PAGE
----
from The American Heritage® Dictionary of the English Language, 4th Edition
- n. A tropical American plant (Ananas comosus) having large swordlike leaves and a large, fleshy, edible, multiple fruit with a terminal tuft of leaves.
- n. The fruit of this plant.
- n. Slang A hand grenade.
from Wiktionary, Creative Commons Attribution/Share-Alike License
- n. A tropical plant, Ananas comosus, native to South America, having thirty or more long, spined and pointed leaves surrounding a thick stem.
- n. The ovoid fruit of the pineapple plant, which has very sweet white or yellow flesh, a tough, spiky shell and a tough, fibrous core.
- n. A hand grenade.
- n. An Australian fifty dollar note.
from the GNU version of the Collaborative International Dictionary of English
- n. A tropical plant (Ananassa sativa); also, its fruit; -- so called from the resemblance of the latter, in shape and external appearance, to the cone of the pine tree. Its origin is unknown, though conjectured to be American.
from The Century Dictionary and Cyclopedia
- n. The cone or strobilus of the pine; a pine-cone.
- n. The fruit of Ananas (Ananassa) sativa: so called from its resemblance to a pine-cone.
- n. The plant Ananas sativa, a native of tropical South America, now widely cultivated and naturalized throughout the tropics.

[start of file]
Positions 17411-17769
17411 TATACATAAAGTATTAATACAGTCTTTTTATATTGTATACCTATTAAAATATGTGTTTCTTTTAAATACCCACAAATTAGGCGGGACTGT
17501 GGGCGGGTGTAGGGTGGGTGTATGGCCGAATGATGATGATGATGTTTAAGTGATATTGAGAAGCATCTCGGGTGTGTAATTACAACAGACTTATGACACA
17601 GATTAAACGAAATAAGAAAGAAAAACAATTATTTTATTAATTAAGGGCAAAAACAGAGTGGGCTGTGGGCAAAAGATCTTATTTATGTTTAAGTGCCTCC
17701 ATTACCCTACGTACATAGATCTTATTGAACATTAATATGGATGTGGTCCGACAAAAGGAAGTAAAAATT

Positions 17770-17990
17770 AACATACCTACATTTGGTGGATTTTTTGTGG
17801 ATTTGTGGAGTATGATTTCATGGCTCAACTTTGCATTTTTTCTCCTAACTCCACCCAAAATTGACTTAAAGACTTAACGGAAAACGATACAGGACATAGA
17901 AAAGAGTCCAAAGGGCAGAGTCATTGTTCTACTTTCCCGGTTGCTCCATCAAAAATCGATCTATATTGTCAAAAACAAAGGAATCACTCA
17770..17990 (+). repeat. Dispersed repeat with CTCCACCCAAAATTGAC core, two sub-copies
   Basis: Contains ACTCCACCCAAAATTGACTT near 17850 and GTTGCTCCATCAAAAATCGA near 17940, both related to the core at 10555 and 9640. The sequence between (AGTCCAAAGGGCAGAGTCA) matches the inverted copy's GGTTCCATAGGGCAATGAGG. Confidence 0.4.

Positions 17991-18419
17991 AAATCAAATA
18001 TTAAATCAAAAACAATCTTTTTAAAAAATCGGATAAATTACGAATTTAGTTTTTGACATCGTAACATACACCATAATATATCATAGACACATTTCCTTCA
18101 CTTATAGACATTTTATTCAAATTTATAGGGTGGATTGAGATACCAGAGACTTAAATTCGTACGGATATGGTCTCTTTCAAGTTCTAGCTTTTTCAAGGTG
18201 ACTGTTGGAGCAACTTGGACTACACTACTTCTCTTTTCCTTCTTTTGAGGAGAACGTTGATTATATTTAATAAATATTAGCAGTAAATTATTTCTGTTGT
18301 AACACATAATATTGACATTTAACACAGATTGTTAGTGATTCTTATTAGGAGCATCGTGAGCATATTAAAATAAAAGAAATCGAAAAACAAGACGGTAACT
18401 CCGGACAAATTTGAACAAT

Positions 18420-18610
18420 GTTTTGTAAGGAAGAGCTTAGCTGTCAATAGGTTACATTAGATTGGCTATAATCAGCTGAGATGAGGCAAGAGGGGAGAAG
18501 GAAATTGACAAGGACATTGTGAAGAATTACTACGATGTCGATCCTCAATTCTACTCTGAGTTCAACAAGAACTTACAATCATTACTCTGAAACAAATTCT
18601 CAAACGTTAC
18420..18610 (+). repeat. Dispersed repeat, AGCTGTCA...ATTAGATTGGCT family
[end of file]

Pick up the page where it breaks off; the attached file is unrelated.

- n. A fish of the family Diodontidæ, a kind of porcupine-fish, Chilomycterus geometricus: so called from the prickly skin and the shape when inflated.
from WordNet 3.0 Copyright 2006 by Princeton University. All rights reserved.
- n. a tropical American plant bearing a large fleshy edible fruit with a terminal tuft of stiff leaves; widely cultivated in the tropics
- n. large sweet fleshy tropical fruit with a terminal tuft of stiff leaves; widely cultivated
Middle English pinappel, pine cone : pine, pine; see pine1 + appel, apple; see apple.(American Heritage® Dictionary of the English Language, Fourth Edition)
From Middle English pinappel ("pinecone", literally "pine-apple/pine-fruit"), equivalent to pine + apple. Later applied to the fruit of the pineapple plant due to its resemblance to a pinecone. Compare the post-Classical Latin pomum pini, the Old French pume de pin, the Middle French and French pomme de pin, the Middle Dutch and Dutch pĳnappel, the Middle Low German pinappel, the Old High German pīnapful, the Middle High German pīnaphel, and the early Modern German pinapfel — all in the sense of “pine cone”. (Wiktionary)